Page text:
I’ve been dating my boyfriend, David, for close to five years now. The winter of our freshman year in high school, he was put next to me in a class because he had been talking too much near his friend.
He started talking to me, in part, because he wanted my vocab homework. We became friends over the next few weeks, trading stories and eventually meeting in the mornings to talk before class.
Yet, I have to admit, it was a bit of a shock when on Valentine’s Day, we met up in the morning and he produced a shiny heart-shaped box of candies from his backpack.
I said no.
Evidently, that was not the end of things; a few months later we began dating anyways, and he continues to tell the development of our relationship as a heroic tale. But that lies beyond my point; I never used to like Valentine’s Day.
The next year, around age sixteen, David suggested going out to a local pizza place for heart-shaped pizzas. Again, I declined, saying I didn’t see a reason to do anything special, and I didn’t want him to have to spend the money anyways.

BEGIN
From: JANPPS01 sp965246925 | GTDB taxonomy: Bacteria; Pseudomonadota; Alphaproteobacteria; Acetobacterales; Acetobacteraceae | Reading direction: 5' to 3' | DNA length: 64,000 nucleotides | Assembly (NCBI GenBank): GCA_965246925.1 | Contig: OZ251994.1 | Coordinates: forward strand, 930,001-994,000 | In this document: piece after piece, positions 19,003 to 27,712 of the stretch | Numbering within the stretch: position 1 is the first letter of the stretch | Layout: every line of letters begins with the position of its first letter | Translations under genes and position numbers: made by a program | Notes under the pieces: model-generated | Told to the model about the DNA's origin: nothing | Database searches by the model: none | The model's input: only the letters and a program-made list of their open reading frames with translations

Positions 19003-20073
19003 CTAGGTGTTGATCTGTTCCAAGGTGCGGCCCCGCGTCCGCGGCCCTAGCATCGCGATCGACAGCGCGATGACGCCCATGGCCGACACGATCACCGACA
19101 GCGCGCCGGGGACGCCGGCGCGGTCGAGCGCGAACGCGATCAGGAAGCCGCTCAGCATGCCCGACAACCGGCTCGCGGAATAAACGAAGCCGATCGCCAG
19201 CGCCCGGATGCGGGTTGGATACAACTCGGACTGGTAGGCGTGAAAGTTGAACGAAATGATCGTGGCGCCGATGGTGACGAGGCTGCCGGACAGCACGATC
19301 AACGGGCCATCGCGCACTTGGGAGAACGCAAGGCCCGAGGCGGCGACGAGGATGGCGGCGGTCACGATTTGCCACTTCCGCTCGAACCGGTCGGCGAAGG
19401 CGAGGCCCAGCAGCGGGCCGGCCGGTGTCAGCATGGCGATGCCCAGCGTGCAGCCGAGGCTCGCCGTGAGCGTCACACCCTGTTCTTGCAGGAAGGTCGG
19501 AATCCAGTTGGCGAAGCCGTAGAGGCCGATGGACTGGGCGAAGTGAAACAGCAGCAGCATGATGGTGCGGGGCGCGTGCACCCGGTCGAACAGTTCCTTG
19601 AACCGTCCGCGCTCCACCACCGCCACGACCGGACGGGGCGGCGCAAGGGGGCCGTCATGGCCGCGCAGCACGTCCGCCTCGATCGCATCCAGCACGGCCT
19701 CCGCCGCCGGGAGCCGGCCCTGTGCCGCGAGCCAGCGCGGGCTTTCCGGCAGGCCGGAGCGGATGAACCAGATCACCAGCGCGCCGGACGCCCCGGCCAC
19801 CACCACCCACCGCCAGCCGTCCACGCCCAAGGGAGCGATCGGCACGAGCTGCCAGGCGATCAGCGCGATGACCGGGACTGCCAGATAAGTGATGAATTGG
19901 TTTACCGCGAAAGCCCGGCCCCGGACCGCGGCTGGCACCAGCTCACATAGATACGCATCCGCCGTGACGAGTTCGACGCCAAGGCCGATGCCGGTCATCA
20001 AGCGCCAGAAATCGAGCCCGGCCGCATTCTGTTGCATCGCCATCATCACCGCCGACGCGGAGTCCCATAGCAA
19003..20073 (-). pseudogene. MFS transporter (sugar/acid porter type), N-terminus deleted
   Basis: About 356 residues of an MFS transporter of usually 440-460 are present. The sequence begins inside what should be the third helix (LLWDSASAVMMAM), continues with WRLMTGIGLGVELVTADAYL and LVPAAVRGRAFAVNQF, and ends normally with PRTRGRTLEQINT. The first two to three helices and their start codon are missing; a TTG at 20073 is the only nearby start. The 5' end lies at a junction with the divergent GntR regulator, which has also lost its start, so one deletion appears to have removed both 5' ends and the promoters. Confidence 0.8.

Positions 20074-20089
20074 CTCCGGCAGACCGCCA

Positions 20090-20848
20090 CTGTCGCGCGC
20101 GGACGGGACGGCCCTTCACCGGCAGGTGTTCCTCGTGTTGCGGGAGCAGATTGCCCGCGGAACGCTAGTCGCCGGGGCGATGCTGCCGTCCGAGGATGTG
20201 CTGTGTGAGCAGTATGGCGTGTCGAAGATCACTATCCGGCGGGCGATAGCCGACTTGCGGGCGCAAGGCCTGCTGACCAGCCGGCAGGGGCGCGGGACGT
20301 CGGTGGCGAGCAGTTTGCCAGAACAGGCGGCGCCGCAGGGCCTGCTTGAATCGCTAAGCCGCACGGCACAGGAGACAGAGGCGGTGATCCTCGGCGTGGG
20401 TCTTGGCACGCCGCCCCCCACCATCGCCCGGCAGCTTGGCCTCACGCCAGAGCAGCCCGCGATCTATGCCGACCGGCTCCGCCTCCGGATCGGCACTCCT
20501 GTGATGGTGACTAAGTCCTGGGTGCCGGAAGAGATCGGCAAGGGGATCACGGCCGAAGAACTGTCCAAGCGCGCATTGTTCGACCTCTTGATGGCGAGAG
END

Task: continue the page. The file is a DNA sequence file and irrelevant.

However, sometime in the last four years I turned into a mushy romantic. It’s difficult to pinpoint exactly what changed, but I suspect the way life has taken off has a role in it. David and I are both pretty consistently busy, with school, work and other responsibilities.
We do go out on weekends, and see each other often enough, but it’s difficult to really find the time to have a no-stress, special date night. That’s what I see Valentine’s as; an occasion to set aside life for a moment, and be with your partner however you choose to do that.
A common argument, and one I don’t entirely disagree with, is that Valentine’s Day doesn’t make sense because you should love your partner and spend time with them every day.
That’s true, but when life is so hectic, I think it’s nice just to have a day set aside that’s meant to be special. I plan to go out with David not because I think I need to because of a holiday, but because it’s important to me to once in a while set aside an evening where being with him is priority. Valentine’s is a good reminder to slow down and do just that.
Another thing I’ve heard against Valentine’s Day is that it’s a candy store holiday, that it’s too commercialized. And it is, but only if you make it that way for yourself.
There’s no real need to go out to a crowded fancy restaurant, or to drop your paycheck at Walgreens on an up-charged box of Fannie May. Often enough, those aren’t so much meaningful as they are what we expect Valentine’s to be. Really, the best thing you can do on Valentine’s is be thoughtful.
So, is Valentine’s Day a candy store holiday? Sure, but I don’t think that means it needs to be. Make a romantic gesture, try to make the day special, or don’t; do what you value in your relationship, and make sure to tell your partner you love them.
The views expressed are those of the writer and not necessarily those of The Torch.